6. Bashu, The Little Stranger (1988) 8.1

This film tells the story of a little kid who flees his town after his parents are slain in the Iran-Iraqi war and seeks to make a new life for himself. While this film does not shy away from hard themes like the futility of war and Iranian society’s racism, it is typical of Beizai’s work.

Because of this, the film deals carefully with ethnic disparities. While the cultural and linguistic barriers are clear, Naii’s strong character shines as a beacon of light for both her and her adoptive mother, a middle-aged lady who already has two children of her own.

7.  Turtles Can Fly (2004) – 8.1

Turtles Can Fly (2004)

With nowhere else to go as the US army approaches, youngsters on the Iraqi-Turkish border prepare for the violence and peril that is sure to come their way. At the head of the gang of petty criminals is a 13-year-old child named Satellite. The remainder of the children work with him to clear the minefield in exchange for a paltry ration of food.

Another young girl who lives with her sibling and a toddler becomes Satellite’s new favorite. The children’s only goal is to survive till the following day, weighed down by their horrific pasts. However, as the film progresses, the dynamics between the two characters become more nuanced and emotionally charged. Ghobadi does an outstanding job of examining the plight of the Kurdish people while also portraying the horrific side effects of conflict in this film.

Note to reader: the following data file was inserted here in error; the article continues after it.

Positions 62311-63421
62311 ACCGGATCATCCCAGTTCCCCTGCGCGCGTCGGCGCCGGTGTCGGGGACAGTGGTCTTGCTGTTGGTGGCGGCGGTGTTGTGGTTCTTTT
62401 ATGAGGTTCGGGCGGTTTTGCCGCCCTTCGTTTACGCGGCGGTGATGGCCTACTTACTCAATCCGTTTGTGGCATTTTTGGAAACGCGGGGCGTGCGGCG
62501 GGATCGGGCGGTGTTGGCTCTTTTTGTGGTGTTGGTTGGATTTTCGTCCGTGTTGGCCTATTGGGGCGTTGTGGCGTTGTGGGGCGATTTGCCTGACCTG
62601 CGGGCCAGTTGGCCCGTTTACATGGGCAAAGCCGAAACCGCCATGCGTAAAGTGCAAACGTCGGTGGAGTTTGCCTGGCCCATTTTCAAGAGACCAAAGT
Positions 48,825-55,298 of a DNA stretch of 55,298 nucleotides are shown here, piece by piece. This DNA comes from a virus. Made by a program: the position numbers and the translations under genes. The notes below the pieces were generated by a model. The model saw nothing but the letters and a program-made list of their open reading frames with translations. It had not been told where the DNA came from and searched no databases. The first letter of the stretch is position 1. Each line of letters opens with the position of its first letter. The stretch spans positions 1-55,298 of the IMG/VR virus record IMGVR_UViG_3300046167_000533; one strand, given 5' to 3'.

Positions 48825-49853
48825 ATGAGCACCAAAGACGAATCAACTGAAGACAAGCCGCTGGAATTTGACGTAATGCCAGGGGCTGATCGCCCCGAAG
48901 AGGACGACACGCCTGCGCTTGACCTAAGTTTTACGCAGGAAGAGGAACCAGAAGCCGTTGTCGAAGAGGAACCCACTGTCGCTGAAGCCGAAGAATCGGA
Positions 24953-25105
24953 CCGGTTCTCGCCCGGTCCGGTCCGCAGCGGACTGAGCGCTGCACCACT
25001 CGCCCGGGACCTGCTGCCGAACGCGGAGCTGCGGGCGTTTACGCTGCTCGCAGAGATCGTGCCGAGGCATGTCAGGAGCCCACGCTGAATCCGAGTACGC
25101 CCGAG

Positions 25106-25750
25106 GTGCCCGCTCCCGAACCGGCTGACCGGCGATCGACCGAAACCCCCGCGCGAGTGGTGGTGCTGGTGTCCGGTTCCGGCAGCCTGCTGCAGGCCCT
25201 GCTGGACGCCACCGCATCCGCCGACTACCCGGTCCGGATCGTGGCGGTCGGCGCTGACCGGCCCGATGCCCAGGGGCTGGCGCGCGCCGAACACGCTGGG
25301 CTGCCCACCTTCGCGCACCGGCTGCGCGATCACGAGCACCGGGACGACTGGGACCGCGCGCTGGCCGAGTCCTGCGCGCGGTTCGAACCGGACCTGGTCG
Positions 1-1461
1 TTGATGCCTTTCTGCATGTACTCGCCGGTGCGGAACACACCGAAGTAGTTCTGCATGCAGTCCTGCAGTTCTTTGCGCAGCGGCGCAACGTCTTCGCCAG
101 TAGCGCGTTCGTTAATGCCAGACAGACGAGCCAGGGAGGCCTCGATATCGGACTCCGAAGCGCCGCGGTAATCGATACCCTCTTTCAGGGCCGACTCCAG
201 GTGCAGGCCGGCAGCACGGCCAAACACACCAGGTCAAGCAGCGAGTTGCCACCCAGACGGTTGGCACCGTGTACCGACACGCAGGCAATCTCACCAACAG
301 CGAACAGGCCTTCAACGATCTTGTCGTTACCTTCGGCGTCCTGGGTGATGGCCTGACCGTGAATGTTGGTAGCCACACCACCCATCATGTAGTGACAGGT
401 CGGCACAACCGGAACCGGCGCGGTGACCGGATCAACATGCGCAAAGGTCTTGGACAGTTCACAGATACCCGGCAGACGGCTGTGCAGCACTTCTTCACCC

8. A Separation (2011) – 8.3

This Oscar-winning film about a married couple on the verge of divorce is the first from Iran. Using this medium, Farhadi criticizes the obstacles of getting a divorce and the political climate of the country. One of the primary points of contention is Simin’s desire to leave the nation in order to provide a better life for their daughter, while Nader is hesitant to abandon his ailing elderly father.

It’s not a surprise that immigration policies and societal constraints make it difficult for the pair to divorce as a liberal upper-class family in contrast to Hojjat and Razieh’s more conservative values. In its precise execution, this film is a masterwork of both personal and political expression, probably only surpassed by Farhadi’s The Salesman.

9. Children Of Heaven (1997) – 8.3

Children Of Heaven (1997)

One of Majid Majidi’s most popular films tells the story of two brothers. Young Ali misplaces his sister’s brand new shoes, and after searching in every direction, he is unable to locate them. They are a four-person household struggling to make ends meet in the slums of southern Tehran, and buying another pair of shoes for Zehra is out of the question.

However, the film does not focus on this loss, but rather displays the brother’s drive to provide his sister a new pair of shoes with a life affirming passion. As a result, Ali decides to enter a foot race in order to win the red shoes that are being offered as a prize. One of the most endearing things about this film is how innocently the two children are in their attempts to ease the strain on their parents.

10. Bekas (2012) – 8.5

Homeless children, Zana and Dana, are living in Iraq, on the verge of death. The movie begins with the two toddlers peeking into a movie theater through a hole in the wall and spotting Superman. They decided to move to the United States and live with Superman, so they set out.

Both heartfelt and innocent, this film tells the story of two children’s adventures in a war-torn continent. With little left to live for, these two young protagonists are full of hope as they plan their nearly impossible escape to a country where dreams can come to life.